Holcomb took Joiner to the International Marina and Boatyard Conference. Other marina employees have attended the annual International BoatBuilders Exhibition and Conference in Tampa, Fla.

Other marinas send personnel to Legendary Marina to observe the operation and how they handle the volume. Some locals sit outside the fence line every day and just watch the forklifts doing their thing. “From Jacksonville to Texas,” Holcomb says, “we’ve trained just about every marina.”

The forklift operators perform 43,000 boat moves annually.

The forklift operators perform 43,000 boat moves annually.

Dock hands at Legendary Marina receive their own training, including safety, how to deal with customers and how to interact with the dispatch center. Because of the size of the marina, dock hands are first trained to operate a golf cart, then move up to a John Deere Gator utility vehicle. From there, those chosen for forklift operation start on 5,000- to 8,000-pound forklifts. The wall employees who do washdowns and engine flushing get their own instruction, as well.

If a young employee demonstrates more of a mechanical aptitude, Legendary Marina has an apprenticeship program for technicians. Holcomb sets up an appointment with the service manager, and if the candidate appears to be a good fit, he’ll get his shot by starting in the rigging department.

There are 35 technicians and service writers at Legendary Marina, and they are separated into disciplines. “If you have an outboard, your boat is going to an outboard tech,” Holcomb says. “If you have a performance boat, you’re going to a go-fast tech.”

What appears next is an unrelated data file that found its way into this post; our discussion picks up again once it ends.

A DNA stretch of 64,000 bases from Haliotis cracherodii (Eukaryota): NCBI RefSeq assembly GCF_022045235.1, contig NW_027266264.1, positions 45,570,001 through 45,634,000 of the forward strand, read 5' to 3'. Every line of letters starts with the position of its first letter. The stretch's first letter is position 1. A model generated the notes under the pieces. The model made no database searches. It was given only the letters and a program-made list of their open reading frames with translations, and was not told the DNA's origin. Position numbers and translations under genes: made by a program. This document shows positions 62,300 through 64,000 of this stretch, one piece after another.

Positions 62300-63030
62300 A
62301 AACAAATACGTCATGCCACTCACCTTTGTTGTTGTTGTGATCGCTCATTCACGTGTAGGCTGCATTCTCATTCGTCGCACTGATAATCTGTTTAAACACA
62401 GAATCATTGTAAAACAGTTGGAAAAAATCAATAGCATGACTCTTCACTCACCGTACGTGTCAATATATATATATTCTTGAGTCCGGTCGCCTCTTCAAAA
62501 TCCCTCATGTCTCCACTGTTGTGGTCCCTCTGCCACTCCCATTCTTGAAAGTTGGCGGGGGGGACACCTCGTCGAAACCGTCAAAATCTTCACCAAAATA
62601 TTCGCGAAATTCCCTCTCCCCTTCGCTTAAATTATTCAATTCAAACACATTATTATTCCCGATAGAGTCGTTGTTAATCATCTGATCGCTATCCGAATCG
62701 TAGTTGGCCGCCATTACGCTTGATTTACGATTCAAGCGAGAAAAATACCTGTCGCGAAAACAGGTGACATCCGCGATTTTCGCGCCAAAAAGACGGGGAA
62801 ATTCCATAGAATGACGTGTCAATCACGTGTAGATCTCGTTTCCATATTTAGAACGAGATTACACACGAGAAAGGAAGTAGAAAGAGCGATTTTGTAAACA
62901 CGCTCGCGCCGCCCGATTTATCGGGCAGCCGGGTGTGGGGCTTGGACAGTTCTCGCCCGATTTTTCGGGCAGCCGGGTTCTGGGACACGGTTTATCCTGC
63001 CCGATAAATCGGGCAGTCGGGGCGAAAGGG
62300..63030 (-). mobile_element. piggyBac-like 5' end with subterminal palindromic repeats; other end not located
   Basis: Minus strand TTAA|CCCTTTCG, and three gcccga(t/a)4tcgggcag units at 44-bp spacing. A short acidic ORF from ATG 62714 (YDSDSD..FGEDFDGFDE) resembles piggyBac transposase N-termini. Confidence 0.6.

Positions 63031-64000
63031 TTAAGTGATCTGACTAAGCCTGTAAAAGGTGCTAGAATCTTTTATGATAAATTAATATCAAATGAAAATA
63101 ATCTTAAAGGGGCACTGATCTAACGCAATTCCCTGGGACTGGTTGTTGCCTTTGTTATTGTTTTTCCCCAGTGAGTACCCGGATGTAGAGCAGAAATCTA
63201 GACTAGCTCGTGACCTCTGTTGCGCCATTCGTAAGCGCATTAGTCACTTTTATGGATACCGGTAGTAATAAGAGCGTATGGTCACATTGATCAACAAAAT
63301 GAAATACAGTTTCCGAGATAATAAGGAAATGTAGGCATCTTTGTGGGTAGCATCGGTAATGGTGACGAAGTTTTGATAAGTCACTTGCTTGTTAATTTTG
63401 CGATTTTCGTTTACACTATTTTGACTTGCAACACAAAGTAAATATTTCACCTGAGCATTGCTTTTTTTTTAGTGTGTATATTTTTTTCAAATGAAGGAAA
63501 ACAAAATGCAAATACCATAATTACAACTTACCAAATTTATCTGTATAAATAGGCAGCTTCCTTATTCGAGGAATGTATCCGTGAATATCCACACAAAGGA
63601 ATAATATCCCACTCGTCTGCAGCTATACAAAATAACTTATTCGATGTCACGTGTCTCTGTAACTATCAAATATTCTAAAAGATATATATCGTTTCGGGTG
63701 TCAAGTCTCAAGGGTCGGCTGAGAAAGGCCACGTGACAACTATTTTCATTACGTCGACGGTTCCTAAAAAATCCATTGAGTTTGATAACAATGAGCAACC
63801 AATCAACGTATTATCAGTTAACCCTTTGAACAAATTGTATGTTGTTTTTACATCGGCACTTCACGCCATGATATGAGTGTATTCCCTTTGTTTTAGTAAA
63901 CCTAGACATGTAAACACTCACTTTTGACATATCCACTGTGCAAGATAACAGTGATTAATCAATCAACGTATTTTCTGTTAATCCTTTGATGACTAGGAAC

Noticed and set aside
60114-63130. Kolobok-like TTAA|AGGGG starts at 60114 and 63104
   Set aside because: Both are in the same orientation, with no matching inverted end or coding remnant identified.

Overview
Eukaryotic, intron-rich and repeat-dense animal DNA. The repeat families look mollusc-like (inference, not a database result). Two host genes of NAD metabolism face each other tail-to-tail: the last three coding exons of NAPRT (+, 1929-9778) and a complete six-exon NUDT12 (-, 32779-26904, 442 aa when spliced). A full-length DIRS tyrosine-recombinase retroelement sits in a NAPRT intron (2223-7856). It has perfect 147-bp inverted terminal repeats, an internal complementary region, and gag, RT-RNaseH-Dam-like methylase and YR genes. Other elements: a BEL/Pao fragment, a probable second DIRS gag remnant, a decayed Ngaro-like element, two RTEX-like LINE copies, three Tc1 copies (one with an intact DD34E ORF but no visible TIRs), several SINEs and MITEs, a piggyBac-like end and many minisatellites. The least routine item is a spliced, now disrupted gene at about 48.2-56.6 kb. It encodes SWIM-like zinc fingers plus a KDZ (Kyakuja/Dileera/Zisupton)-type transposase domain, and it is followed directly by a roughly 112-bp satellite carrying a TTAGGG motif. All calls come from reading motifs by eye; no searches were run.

The company sends techs to schools for the various engine manufacturers to keep skills current. “You send a technician to Yamaha, Mercury, Yanmar, and they will say, ‘These people put all this into me, and they’re not going to stop. They really care about me,’ ” Holcomb says.

Employees who stand out are sent to Association of Marina Industries programs in Certified Marina Management or Intermediate Marina Management. “They’re wanting to live this industry, and we’re making that investment,” Holcomb says.

Every morning, the marina holds “Toolbox Talk” at 7 a.m. The marina shuts down for 15 minutes, and employees discuss whatever is on their minds. It’s an approach started by Steve Kerr, head coach of three NBA champion seasons with the Golden State Warriors. He starts practice every day with open conversations about whatever is on the players’ minds.

Once a week at Legendary, safety meetings are held, and on the day he talked to Soundings Trade Only, Holcomb sat in on one. He asked employees to write down what they liked about working at the marina. Among the comments were the safety program, the family atmosphere and the frequent evaluations. “I want to know when I’m doing bad,” one employee wrote.

The marina offers such benefits as health insurance, including dental and vision, plus a retirement plan. It has two dual-console boats for employees who are in good standing to use on days off. The workers must be 18 years old and have to pay for fuel.

Legendary holds numerous events throughout the year for morale-boosting and team-building, including an on-property kickball league and renting out the local go-kart track for a day. “We work really hard at taking the robotic feel out of it,” Holcomb says.

The marina also sponsors local events, from golf tournaments to the Emerald Coast Autism Center’s poker run.

Looking at how the training and retention programs are working after five years, Holcomb says they’ve had a positive impact on the marina’s employees, management and customers. “The programs are as good as I could have hoped for,” he says.

This article originally appeared in the March 2019 issue.